Take a Deep Breath The Scale

Take A Deep Breath: The Scale (Part Two)

 

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Take a Deep Breath blog series. Part Two: The Scale

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Take a Deep Breath, Lets talk about the scale and weighing in

Is there anything more sensitive than talking about the scale?

Talking about someone’s weight and their food choices feels about as comfortable as someone looking over your bank account the day after Amazon Prime Day.

When it comes to this theme of taking a deep breath and areas of anxiety along the weight loss surgery journey, I just had to talk about the scale. It does have it’s place, but how do we keep the scale in the right place and not let it overflow into feeling terrible about how things are going?

I want to talk about what the scale is good for, what it is not good for and finding other ways to see progress while you stay the course.

History of the Scale

Before I talk about how it might benefit you to take a deep breath away from your scale, let’s talk about what the scale is good for and what the intent is.

The scale does have its place.  When you remember and re-visit what that place is, it may be easier to assess if the scale is being valued beyond what is helpful.

A brief step back into history tells us that at home bathroom scales started around 1910 and fad diets shortly thereafter. This is one article I found interesting about the history of weighing oneself and a few uncomfortable newspaper ads focusing on losing fat.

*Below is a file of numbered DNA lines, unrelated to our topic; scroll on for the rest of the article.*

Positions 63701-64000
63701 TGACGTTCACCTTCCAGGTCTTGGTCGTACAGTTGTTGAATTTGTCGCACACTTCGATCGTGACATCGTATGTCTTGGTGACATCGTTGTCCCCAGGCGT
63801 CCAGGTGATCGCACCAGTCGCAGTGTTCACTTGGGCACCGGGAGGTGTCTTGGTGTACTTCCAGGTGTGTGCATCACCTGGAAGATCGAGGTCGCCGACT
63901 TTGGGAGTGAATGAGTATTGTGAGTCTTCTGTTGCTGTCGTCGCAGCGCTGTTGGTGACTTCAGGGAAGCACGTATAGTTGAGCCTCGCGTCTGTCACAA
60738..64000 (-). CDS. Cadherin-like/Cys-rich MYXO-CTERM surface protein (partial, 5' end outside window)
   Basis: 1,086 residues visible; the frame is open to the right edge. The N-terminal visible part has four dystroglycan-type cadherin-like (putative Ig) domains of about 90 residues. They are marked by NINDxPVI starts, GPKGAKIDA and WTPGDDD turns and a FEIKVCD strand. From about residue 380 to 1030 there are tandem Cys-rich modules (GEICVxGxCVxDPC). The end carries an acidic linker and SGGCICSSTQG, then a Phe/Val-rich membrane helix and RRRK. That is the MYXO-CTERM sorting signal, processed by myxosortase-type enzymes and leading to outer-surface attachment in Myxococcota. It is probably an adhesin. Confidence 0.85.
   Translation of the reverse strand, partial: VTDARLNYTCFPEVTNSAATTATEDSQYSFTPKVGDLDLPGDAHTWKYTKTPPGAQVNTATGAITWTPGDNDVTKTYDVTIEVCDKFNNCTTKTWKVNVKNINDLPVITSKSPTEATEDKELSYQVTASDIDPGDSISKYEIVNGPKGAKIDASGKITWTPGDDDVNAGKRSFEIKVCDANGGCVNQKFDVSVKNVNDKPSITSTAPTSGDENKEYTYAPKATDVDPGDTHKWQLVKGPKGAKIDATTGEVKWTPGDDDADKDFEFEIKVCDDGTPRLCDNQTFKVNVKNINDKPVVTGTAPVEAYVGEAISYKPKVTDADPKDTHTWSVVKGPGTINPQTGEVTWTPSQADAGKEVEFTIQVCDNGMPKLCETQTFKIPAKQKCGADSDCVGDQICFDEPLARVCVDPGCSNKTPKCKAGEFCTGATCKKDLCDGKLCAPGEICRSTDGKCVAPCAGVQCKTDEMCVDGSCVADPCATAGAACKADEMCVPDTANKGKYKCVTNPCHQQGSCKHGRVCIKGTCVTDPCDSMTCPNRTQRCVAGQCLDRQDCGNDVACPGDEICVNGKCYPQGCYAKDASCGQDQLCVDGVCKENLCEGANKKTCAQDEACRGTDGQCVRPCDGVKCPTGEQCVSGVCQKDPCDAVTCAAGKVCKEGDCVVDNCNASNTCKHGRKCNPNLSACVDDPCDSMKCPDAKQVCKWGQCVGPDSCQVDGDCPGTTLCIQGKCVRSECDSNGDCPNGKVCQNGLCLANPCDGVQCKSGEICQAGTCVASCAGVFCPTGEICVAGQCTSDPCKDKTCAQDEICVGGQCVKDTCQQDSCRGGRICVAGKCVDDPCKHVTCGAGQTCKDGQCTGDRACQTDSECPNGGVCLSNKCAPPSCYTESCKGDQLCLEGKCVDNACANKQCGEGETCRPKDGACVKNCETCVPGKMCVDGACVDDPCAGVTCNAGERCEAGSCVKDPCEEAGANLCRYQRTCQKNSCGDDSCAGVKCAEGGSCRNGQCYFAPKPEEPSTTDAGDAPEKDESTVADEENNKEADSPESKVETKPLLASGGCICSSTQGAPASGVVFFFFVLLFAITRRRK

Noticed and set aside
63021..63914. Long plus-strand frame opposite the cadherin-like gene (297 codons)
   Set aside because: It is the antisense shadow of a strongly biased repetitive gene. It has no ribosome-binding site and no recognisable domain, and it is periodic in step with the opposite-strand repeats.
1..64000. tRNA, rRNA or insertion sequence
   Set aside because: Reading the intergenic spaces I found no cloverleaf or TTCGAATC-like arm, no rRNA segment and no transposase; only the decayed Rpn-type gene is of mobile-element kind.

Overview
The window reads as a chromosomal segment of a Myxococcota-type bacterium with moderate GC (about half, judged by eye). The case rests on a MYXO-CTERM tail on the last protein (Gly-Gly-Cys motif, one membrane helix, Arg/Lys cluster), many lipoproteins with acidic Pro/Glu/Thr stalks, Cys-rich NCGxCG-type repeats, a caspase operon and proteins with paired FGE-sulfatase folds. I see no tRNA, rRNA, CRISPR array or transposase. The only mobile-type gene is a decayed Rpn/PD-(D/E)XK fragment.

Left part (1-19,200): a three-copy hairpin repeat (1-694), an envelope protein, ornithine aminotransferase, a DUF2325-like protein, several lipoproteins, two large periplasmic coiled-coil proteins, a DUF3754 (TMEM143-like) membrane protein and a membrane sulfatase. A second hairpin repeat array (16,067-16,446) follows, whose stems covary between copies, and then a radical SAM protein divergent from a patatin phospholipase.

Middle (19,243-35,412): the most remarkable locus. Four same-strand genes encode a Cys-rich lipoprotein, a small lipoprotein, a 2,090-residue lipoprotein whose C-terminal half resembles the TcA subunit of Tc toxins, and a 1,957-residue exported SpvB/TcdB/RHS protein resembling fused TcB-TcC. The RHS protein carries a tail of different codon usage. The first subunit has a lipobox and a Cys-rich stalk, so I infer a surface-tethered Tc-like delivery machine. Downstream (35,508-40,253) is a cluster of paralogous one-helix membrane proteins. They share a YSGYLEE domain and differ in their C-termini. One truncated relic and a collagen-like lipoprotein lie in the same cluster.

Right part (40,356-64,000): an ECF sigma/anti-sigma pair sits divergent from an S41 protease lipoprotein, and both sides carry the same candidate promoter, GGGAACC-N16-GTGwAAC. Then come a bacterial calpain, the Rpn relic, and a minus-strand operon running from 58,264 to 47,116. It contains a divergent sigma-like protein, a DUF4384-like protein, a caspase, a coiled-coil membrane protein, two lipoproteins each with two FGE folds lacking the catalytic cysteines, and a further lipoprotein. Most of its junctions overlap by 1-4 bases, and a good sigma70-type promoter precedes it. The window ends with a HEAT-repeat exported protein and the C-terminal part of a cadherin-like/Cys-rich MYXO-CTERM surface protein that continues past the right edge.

The origin of the height and weight body charts are largely drawn back to insurance companies. Even though we all know someone at the exact same height will have a different body type, we still tend to look at charts to see how much we should weight for our height. (Personal note: my ideal body weight for my height is about 20 pounds under what I have ever weighed as an adult!)

 

What is the scale good for?

There is a reason the at home scale did come into play over a hundred years ago. There is a reason why insurance companies did care about body weight.

We know there is a correlation between health risk and body weight. That’s why most people chose to have surgery! For their health. It’s also true the a doctor needs someone’s body weight to administer the correct amount of medication.

It IS a helpful clinical tool to know how many kilograms of body weight someone is. The scale can be a tool for accuracy when a physician needs it.

How much water does this person really need? How much medication? We look at the kilograms of body weight.

This is why going to the doctors office starts with a scale, a blood pressure cuff,  a pulse oximeter. These are helpful clinical tools for the doctor to assess your needs or should they need to give you medication.